We thank members of the Saint-Jeannet laboratory for technical assistance and helpful discussions. We thank Jonathan Cooney for assistance with the Pitx2c-GR construct, Dr Nadège Gouignard for reagents, Dr Makoto Asashima for the Cyp26c1 plasmid and Dr Young-Hoon Lee for the Pitx2c plasmid. This work benefited from the support of Xenbase (http://www.xenbase.org/ - RRID:SCR_003280) and the National Xenopus Resource (http://mbl.edu/xenopus/ - RRID:SCR_013731). The sgRNAs used in this study were first tested at a Genome Editing Workshop at the National Xenopus Resource.
Conceptualization: A.D., J.-P.S.-J.; Methodology: A.D., J.Y., T.L., M.A.K., J.-P.S.-J.; Formal analysis: A.D., J.Y., T.L., M.A.K., J.-P.S.-J.; Investigation: A.D., J.Y., T.L., J.-P.S.-J.; Writing - original draft: A.D., J.-P.S.-J.; Writing - review & editing: A.D., M.A.K., J.-P.S.-J.; Supervision: M.K., J.-P.S.-J.; Project administration: J.-P.S.-J.; Funding acquisition: M.K., J.-P.S.-J.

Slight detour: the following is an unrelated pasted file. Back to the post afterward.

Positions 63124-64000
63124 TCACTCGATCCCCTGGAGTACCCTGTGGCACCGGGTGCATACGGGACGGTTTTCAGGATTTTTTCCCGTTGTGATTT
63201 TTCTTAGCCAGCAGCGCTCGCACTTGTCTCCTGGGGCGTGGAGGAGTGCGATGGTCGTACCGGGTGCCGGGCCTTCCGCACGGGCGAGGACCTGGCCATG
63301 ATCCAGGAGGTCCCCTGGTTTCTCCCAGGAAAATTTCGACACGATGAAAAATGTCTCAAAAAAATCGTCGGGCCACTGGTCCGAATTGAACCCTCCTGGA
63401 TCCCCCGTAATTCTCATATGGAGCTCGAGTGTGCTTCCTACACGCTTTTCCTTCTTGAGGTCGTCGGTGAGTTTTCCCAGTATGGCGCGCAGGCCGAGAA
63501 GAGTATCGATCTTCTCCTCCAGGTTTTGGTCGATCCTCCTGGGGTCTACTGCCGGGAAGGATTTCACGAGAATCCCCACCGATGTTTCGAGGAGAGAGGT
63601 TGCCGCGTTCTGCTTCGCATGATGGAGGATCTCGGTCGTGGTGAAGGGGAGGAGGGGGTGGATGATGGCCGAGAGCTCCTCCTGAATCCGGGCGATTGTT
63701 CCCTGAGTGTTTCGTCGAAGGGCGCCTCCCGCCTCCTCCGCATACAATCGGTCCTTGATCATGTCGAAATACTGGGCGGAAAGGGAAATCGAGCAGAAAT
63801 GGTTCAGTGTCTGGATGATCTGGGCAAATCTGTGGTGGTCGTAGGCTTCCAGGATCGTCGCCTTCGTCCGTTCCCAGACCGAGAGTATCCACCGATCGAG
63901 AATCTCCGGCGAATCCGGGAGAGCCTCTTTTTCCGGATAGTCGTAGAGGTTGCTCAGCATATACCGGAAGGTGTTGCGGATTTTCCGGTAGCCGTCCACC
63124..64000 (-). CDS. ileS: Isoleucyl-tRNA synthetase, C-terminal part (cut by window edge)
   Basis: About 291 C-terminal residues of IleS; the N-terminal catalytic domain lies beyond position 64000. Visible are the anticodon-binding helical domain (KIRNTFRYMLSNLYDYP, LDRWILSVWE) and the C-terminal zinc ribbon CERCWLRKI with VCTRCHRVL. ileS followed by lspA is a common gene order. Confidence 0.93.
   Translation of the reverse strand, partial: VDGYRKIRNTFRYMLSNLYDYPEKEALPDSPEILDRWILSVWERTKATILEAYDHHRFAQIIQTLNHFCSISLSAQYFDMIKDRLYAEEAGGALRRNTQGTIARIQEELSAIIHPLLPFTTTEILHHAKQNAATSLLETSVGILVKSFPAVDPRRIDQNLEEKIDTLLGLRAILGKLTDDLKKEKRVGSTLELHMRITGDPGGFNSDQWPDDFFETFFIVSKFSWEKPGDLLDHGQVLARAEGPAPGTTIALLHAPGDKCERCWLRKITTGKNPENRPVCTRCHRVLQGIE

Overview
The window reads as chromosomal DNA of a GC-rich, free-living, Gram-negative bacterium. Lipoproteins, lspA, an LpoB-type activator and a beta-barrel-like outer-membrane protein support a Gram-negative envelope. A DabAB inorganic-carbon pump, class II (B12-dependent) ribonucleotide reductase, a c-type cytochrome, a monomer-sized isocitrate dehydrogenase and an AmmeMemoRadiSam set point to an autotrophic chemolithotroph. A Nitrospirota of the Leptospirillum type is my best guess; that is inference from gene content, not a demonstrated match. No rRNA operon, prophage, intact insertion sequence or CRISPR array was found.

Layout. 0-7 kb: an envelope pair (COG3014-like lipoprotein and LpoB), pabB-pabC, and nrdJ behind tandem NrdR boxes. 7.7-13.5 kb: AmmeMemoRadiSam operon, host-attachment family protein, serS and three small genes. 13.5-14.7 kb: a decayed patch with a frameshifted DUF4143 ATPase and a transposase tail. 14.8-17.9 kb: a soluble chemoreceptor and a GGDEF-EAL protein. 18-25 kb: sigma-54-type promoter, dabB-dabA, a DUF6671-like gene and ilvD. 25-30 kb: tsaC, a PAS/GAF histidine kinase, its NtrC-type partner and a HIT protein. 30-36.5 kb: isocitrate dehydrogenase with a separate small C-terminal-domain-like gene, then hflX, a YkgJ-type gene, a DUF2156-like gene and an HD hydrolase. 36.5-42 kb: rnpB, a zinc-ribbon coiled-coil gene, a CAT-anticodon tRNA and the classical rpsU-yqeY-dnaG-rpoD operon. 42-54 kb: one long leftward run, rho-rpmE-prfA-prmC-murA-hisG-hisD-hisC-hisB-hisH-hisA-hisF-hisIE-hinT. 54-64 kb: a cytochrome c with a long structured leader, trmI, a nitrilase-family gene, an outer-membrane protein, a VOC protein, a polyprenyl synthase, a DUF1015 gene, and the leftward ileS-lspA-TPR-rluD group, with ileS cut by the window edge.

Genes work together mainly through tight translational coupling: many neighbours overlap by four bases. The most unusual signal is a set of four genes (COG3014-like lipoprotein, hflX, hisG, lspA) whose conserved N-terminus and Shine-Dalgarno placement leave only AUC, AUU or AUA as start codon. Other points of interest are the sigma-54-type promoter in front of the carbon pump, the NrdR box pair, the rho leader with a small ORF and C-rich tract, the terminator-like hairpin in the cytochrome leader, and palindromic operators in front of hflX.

This work was supported by grants from the National Institutes of Health (R01-DE025806 to J.-P.S.-J., F32-DE027599 to A.D. and R01HD077260 to M.A.K.). This work was also supported in part by the University of Maryland School of Pharmacy Mass Spectrometry Center (SOP1841-IQB2014). Deposited in PMC for release after 12 months.
The authors declare no competing or financial interests.